Figure 3. Scaledup computational pipeline for sequence clustering. As with the basic pipeline, the scaledup workflow begins with a raw sequence file. Before calculating genetic distances, the file is divided into insample and outofsample sets for use in Interpolative MDS. Full MDS and NW distance calculations on the insample data yield trained distances, which are used to interpolate the remaining distances. The interpolation step includes onthefly pairwise NW distance calculation. The overall complexity of the pipeline is reduced from O(N^{2}) for the basic pipeline to O(M^{2 }+ (NM)*M) for the pipeline with interpolation, where N is the size of the original sequence set and M is the size of the insample data. To enhance computational job management and resource availability, all computational portions of the depicted pipeline were implemented using the Twister Iterative Map Reduce runtime.
Results and discussion
Full calculation on entire data set
Figure 4 shows the results of running full NeedlemanWunsch (NW) and Multidimensional Scaling (MDS) calculations on a set of 100,000 raw 16S rRNA sequence reads. The results of this calculation fit well with the expected groupings for this genome [7,8]. The initial clustering calculation colors the predicted sequences in a given grouping, while the MDS calculation produces Cartesian coordinates for each sequence. As Figure 4 shows, the spatial and colored results correspond to the same sequences, indicating that the combination of NW and MDS produce reasonable sequence clusters.
Figure 4. 100K Metagenomics sequences  Full MDS. Visualization of MDS and clustering results for 100,000 gene sequences from an environmental sample of 16S rRNA. The many different genes are classified by a clustering algorithm and visualized by MDS dimension reduction.
Interpolation: 50000 insample sequences, 50000 outofsample sequences
Figure 5 shows the results of running interpolative MDS and NW on the same 100,000 sequences, with 50,000 insample and 50,000 outofsample data points. The basic structure observed in this case is similar to that seen in the full calculation discussed above. Some slight differences within individual clusters are noted, but the major sequence groupings are intact.
Figure 5. 100K Metagenomics sequences  50K interpolated points. Visualization of the same 100,000 gene sequences clustered by interpolative MDS. Half of the coordinate sets were generated by full MDS calculation, and the other 50,000 were interpolated from the insample results. The basic structure observed in the full MDS calculation can also be seen here.
Interpolation: 10000 insample sequences, 90000 outofsample sequences
Figure 6 shows the results of running interpolative MDS and NW on the same 100,000 sequences, with 10,000 insample and 90,000 outofsample data points. Once again, the same basic clustering structure is observed, although more significant changes in intracluster arrangement can be seen.
Figure 6. 100K Metagenomics sequences  90K interpolated points. Visualization of the same 100,000 gene sequences clustered by interpolative MDS. Ten thousand of the coordinate sets were generated by full MDS calculation, and the other 90,000 were interpolated from the insample results. The basic structure observed in the full MDS calculation can also be seen here, with some degradation of resolution within clusters.
Performance results
Figure 7 shows the wallclock time required to run each complete pipeline discussed above. The full, noninterpolative calculation required about seven hours, while the interpolative pipeline consisting of 50,000 insample and 50,000 outofsample points required about threeandahalf hours. Finally, the interpolative calculation with 10,000 insample and 90,000 outofsample sequences completed in a little under an hour.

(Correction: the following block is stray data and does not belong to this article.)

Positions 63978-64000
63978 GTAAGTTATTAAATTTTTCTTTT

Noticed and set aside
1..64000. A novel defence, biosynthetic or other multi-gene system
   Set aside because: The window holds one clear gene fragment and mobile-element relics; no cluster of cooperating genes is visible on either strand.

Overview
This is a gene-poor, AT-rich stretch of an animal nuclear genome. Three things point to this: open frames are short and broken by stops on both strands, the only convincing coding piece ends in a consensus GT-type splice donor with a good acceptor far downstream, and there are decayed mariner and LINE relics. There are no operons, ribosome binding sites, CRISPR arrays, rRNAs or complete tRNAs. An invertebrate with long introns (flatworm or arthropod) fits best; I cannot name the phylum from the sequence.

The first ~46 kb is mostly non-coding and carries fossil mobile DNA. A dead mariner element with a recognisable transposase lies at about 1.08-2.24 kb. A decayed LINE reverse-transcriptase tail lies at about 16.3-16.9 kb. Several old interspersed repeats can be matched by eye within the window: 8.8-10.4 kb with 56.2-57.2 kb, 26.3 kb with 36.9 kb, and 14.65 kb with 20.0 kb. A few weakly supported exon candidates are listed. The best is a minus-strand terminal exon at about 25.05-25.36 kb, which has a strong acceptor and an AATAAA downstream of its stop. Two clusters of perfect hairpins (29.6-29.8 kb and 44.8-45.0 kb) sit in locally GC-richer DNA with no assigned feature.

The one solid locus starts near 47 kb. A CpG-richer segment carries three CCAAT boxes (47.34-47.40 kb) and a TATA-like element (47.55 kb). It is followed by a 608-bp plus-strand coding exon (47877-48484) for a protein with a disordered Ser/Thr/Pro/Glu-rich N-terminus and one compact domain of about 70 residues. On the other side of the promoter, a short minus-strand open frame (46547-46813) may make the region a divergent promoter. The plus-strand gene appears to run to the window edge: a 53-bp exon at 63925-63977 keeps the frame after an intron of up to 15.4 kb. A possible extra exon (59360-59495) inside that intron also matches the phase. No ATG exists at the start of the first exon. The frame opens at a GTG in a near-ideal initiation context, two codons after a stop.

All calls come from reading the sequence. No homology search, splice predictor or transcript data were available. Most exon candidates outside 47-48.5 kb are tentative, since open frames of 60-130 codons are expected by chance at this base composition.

Figure 7. Multidimensional Scaling performance. Performance results for the three runs presented in this paper. Full MDS for the entire sample of 100,000 gene sequences required about seven hours to complete on 90 nodes (720 cores) of Polar Grid Quarry at Indiana University. Interpolation with equal insample and outofsample sizes (50,000 sequences each) required about three and half hours to complete. Interpolation with 10,000 insample sequences and 90,000 outofsample sequences required less than an hour to complete.
Conclusions
This study demonstrates the effectiveness of combining the NeedlemanWunsch genetic distance algorithm with Multidimensional Scaling (MDS) to enable visual identification of sequence clusters in a large sample of raw reads from the 16S rRNA genome. In addition, the use of interpolative MDS and the Twister Iterative MapReduce runtime provides significant improvement in overall computational throughput while maintaining the basic structure of the resultant sequence space. Further investigation is needed to determine the optimal ratio of insample to outofsample data set sizes in order to strike the proper balance between performance and intracluster detail. Future plans include the study of other genomes and scaling up these studies to cluster millions of sequence reads in the span of a single pipeline run.
List of abbreviations used
NW: NeedlemanWunsch; MDS: Multidimensional Scaling; MSA: Multisequence Alignment; rRNA: ribosomal ribonucleic acid.
Competing interests
The authors declare that they have no competing interests.
Authors' contributions
AH participated in software development and sequence clustering, and drafted the manuscript. YR, SE and SHB participated in software development and sequence clustering. QD provided sequence samples for study and participated in results analysis. MR provided sequence samples for study and participated in study design and results analysis. JQ leads the SALSA lab where this work was performed and provided guidance in the use of the Twister mapreduce runtime in the computational pipeline. GF conceived of the study, participated in its design and coordination, and helped refine the manuscript.
Acknowledgements
This study was funded by the NIH and the American Recovery & Reinvestment Act, grant number 5 RC2 HG 00580602.
This article has been published as part of BMC Bioinformatics Volume 13 Supplement 2, 2012: Proceedings from the Great Lakes Bioinformatics Conference 2011. The full contents of the supplement are available online at http://www.biomedcentral.com/bmcbioinformatics/supplements/13/S2